- The Washington Times - Wednesday, August 5, 2015

The Iran nuclear deal is proving a difficult sell to Congress, but it may be a harder pitch to people across the Arab world who are increasingly suspicious of Tehran as a regional power.

Mideast analysts say most Arabs are worried about the implications of the deal and whether Iran will ramp up its involvement in regional conflicts, particularly in Syria, Yemen and Lebanon. They are concerned about the billions of dollars that are expected to be unleashed into Iran’s economy as a result of the sanctions relief and are wary of how Tehran would use those funds.

“The most common Arab reaction is to say good, but we want to see how Iran is going to behave in the future,” said Hussein Ibish, a senior resident scholar at the Arab Gulf States Institutes in Washington. “Most people in the Arab world are very skeptical about Iran and mistrustful, especially along sectarian lines. Iran is not popular these days in the Sunni-Arab world.”

“I think this is one instance in which public opinion and the opinion of the governments, which often do diverge, are actually fairly closely in sync,” Mr. Ibish added.

The Obama administration has been on a media blitz since the July 14 nuclear agreement to persuade Americans and world leaders to support the deal signed by Iran and major negotiating partners. Reactions to the administration’s efforts have varied, with some of America’s closest allies, including Israel and Saudi Arabia, opposing the deal.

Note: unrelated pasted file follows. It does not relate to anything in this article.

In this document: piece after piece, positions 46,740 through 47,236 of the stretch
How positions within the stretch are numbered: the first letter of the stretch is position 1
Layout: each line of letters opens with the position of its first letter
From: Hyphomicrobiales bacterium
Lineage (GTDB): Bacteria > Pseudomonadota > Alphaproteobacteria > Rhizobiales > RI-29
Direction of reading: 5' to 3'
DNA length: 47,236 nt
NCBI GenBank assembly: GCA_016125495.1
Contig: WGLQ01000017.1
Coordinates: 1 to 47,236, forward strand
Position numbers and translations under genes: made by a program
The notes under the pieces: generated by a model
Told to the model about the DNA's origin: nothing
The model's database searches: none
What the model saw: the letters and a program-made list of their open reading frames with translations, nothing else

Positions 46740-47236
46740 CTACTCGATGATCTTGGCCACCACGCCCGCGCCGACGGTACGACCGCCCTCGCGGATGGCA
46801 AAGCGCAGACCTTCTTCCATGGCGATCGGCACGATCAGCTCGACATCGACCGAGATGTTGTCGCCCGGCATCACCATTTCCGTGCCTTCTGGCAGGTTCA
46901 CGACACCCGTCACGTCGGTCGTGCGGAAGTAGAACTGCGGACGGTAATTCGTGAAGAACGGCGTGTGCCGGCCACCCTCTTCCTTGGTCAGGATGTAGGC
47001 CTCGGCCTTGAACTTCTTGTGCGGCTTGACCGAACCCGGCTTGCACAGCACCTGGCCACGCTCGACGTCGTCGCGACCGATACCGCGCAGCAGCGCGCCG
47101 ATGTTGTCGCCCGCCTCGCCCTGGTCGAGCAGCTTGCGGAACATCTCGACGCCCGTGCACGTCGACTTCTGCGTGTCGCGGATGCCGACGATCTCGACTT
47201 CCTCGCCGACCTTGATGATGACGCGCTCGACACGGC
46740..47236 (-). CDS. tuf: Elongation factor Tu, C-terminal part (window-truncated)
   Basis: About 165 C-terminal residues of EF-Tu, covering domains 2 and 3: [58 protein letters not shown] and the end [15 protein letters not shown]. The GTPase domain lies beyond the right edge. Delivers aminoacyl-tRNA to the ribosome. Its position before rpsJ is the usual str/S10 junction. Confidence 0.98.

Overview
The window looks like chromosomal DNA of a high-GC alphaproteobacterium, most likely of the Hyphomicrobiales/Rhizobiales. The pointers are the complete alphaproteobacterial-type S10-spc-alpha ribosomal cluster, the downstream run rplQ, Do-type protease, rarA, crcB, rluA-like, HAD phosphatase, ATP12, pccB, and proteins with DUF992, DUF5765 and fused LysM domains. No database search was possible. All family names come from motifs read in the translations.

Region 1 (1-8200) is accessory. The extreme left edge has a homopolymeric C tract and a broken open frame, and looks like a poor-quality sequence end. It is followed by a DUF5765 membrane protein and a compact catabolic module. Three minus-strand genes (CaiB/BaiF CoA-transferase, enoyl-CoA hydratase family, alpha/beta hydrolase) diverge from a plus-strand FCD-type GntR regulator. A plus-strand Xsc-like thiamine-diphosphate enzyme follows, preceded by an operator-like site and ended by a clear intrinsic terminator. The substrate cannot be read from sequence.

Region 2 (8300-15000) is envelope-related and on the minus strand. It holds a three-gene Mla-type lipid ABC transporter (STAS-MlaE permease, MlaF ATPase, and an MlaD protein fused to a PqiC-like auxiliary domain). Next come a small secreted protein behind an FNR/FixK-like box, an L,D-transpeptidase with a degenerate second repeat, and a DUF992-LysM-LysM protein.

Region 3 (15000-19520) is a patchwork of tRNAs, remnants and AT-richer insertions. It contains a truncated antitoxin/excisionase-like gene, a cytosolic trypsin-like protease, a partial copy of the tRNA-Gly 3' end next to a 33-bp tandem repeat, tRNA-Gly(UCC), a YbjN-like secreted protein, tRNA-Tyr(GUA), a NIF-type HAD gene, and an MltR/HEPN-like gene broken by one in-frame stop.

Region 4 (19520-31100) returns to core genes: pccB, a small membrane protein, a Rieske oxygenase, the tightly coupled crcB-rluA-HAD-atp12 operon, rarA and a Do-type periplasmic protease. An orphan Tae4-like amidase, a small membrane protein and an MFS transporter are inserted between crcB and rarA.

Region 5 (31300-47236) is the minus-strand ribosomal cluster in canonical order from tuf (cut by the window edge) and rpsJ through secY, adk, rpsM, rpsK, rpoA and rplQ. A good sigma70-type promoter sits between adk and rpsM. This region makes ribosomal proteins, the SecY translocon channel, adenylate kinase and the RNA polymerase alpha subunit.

Qatar and Egypt have been cautious to stand behind the agreement, although a meeting between Secretary of State John F. Kerry and Arab Gulf state officials on Monday helped to alleviate some of the concerns in the region.

Other countries have welcomed the deal. The United Arab Emirates, Turkey and Oman — all countries with relatively warm relations with Iran — have supported the deal from the outset.

But the global public perception of Iran has deteriorated in recent years. A Pew Research Center poll released in June found that 58 percent of people surveyed in 40 countries around the world have an unfavorable opinion of Iran. Disapproval of Iran is highest in Israel and Jordan, where 92 percent and 89 percent of respondents said they view the Islamic republic negatively, respectively.

But Joyce Karam, an expert on U.S. policy in the Middle East, says public opinion in the Gulf States is also widespread.

“What drives suspicion of the Iranian deal in the Arab streets is Iranian behavior of funding of wars in the region,” Ms. Karam, a correspondent for the London-based Arabic daily newspaper Al-Hayat, said Wednesday at the Middle East Institute in Washington.

“What is Iran doing fighting Syrians? What is Hezbollah doing in Yemen? What is Iran doing in Saddam [Hussein’s] town of Tikrit? These are all questions that are being raised by Arab youth and by average people who don’t understand much about the number of centrifuges or the level of enrichment, but are legitimately concerned that this deal will play out badly,” she said.

“There is a real urgency that the U.S. explains the deal better to the Arab world — to the people, not just to the governments,” Ms. Karam added.

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